Back in June, I got an email from a reporter at the Miami Herald looking to interview me about my dual careers as a musician and web designer. No one ever bothered to tell me it was published two weeks ago... That's Miami for you. :)
ERIN PAUL, FRENCH HORNIST AND WEB DESIGNER
As a classical musician, Erin Paul is about as far from the 9-to-5 lifestyle as a person can get.
“Sometimes your calendar’s really full and you’re doing a lot of things,” said Paul, who plays French horn for the Florida Grand Opera and the Palm Beach Symphony. “Other times, you’re looking at your calendar and you’re like, ‘Oh, I don’t have anything to do for the next three weeks.’ ”
To fill in the gaps, the 26-year-old builds websites for musicians, actors, artists and other performers. Paul tries to keep FancyDog Web Design small enough that it doesn’t distract from her real passion.
“The hard thing about Web design is that I’m not a computer programmer, and so I have to stay on top of what’s new,” she said. “To be full time as a web designer would take away from what I like to do.”
Finding full-time work as a musician is almost impossible, Paul said. Pay is low and competition is fierce. Plenty of doubters asked her, “What are you going to do with a music degree? How are you going to make a living?”
Paul’s answer was to earn a second music degree — this time a master’s in horn performance — and join the Sarajevo Philharmonic in Bosnia. She documented her travels on a Wordpress blog, learning the basics of Web design.
Today, Paul lives what she calls “the freelance life.” She spends half of the year in Miami and half of the year in New York City, playing in the pit orchestras of ballets and Broadway plays. Between rehearsals and shows, she works on websites to pull in extra income.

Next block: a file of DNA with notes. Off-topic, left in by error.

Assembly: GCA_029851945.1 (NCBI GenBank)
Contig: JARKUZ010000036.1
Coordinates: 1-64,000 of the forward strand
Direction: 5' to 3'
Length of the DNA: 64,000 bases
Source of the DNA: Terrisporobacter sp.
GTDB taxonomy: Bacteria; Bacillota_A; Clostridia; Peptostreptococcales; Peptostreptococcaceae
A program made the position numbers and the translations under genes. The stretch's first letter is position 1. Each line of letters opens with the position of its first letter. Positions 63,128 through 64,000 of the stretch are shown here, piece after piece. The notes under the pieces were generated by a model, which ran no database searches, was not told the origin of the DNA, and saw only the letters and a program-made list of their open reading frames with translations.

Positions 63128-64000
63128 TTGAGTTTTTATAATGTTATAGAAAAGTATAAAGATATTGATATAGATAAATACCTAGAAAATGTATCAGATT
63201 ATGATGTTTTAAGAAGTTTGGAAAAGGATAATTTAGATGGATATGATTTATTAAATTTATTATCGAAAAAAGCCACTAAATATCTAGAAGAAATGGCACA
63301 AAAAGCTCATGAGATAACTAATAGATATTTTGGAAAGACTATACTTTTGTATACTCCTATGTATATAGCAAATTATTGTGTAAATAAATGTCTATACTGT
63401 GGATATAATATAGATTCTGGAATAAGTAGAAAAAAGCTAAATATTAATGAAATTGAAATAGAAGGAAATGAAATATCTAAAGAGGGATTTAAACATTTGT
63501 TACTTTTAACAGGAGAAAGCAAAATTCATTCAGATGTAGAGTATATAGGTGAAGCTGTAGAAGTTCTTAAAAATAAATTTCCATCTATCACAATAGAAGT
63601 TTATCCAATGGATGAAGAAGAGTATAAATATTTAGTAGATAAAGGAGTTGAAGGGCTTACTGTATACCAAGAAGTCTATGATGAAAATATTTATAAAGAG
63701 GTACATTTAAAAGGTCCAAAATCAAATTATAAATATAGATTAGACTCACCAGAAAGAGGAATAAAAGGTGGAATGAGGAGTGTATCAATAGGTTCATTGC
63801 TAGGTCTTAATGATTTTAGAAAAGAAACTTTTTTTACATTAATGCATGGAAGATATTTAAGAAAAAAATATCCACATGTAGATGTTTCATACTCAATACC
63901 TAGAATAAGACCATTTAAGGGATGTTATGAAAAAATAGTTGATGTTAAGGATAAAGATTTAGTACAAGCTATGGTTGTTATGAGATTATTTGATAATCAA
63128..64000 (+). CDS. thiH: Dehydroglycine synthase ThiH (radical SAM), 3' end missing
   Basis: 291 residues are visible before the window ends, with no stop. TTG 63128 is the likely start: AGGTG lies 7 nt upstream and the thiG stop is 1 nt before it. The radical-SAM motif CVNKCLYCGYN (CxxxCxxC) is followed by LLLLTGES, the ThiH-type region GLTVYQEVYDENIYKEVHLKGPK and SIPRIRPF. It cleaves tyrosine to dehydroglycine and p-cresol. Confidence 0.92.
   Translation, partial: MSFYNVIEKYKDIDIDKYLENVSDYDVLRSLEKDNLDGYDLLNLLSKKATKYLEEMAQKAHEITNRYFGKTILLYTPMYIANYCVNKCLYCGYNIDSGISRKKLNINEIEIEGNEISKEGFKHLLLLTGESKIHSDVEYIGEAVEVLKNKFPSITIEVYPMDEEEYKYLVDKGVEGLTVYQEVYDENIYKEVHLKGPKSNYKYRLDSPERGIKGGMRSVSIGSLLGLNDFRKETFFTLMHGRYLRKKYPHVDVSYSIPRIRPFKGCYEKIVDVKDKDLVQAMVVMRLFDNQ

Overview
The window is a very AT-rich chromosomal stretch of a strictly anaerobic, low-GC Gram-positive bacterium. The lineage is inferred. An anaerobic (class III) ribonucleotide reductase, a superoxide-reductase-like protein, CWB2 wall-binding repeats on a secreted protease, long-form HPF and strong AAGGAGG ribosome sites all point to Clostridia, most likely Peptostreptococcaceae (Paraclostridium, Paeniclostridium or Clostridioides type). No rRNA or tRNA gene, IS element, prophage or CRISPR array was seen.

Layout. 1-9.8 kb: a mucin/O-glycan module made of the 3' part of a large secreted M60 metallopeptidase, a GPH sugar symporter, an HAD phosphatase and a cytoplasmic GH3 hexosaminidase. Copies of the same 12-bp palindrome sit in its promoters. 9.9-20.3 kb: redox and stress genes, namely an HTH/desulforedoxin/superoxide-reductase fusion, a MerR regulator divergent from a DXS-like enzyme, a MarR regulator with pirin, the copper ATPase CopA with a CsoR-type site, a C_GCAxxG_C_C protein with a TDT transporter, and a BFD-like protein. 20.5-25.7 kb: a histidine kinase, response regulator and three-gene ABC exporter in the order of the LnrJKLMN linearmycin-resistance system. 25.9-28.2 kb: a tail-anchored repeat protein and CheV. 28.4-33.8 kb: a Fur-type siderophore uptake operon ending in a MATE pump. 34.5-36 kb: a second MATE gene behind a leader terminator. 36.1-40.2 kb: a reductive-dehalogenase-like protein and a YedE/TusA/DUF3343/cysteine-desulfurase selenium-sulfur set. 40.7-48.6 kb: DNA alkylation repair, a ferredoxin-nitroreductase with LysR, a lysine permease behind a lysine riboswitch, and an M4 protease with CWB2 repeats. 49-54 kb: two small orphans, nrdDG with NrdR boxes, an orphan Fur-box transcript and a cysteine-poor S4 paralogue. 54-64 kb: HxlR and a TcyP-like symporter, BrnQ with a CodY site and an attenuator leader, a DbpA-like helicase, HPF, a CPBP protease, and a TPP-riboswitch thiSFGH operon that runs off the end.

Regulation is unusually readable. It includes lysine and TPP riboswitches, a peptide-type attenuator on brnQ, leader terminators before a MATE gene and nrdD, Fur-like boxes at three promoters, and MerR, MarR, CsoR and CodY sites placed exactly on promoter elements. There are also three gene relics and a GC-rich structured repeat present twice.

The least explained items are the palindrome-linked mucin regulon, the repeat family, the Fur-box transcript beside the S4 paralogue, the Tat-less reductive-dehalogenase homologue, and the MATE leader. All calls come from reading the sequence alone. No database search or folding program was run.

It can be a tough balance — she can’t plan vacations in case a lucrative gig pops up, and she knows her income is only enough to support herself.
“Musicians don’t have kids when they’re 25, that’s for sure,” Paul said. “I’m not going to start a family for at least 10 years.”
Eventually, Paul hopes to get involved with arts administration: fundraising, grant-writing and bridging the communication gap that often exists between an orchestra’s board of directors and its musicians.
She occasionally worries about losing her job. But with Broadway ticket sales climbing higher, Paul believes that Americans raised on a diet of “dumbed-down, bubblegum culture” are beginning to search for something more substantial.
“People are going to eventually figure out that they want steak,” she said. “And they’re going to go hear the symphony.”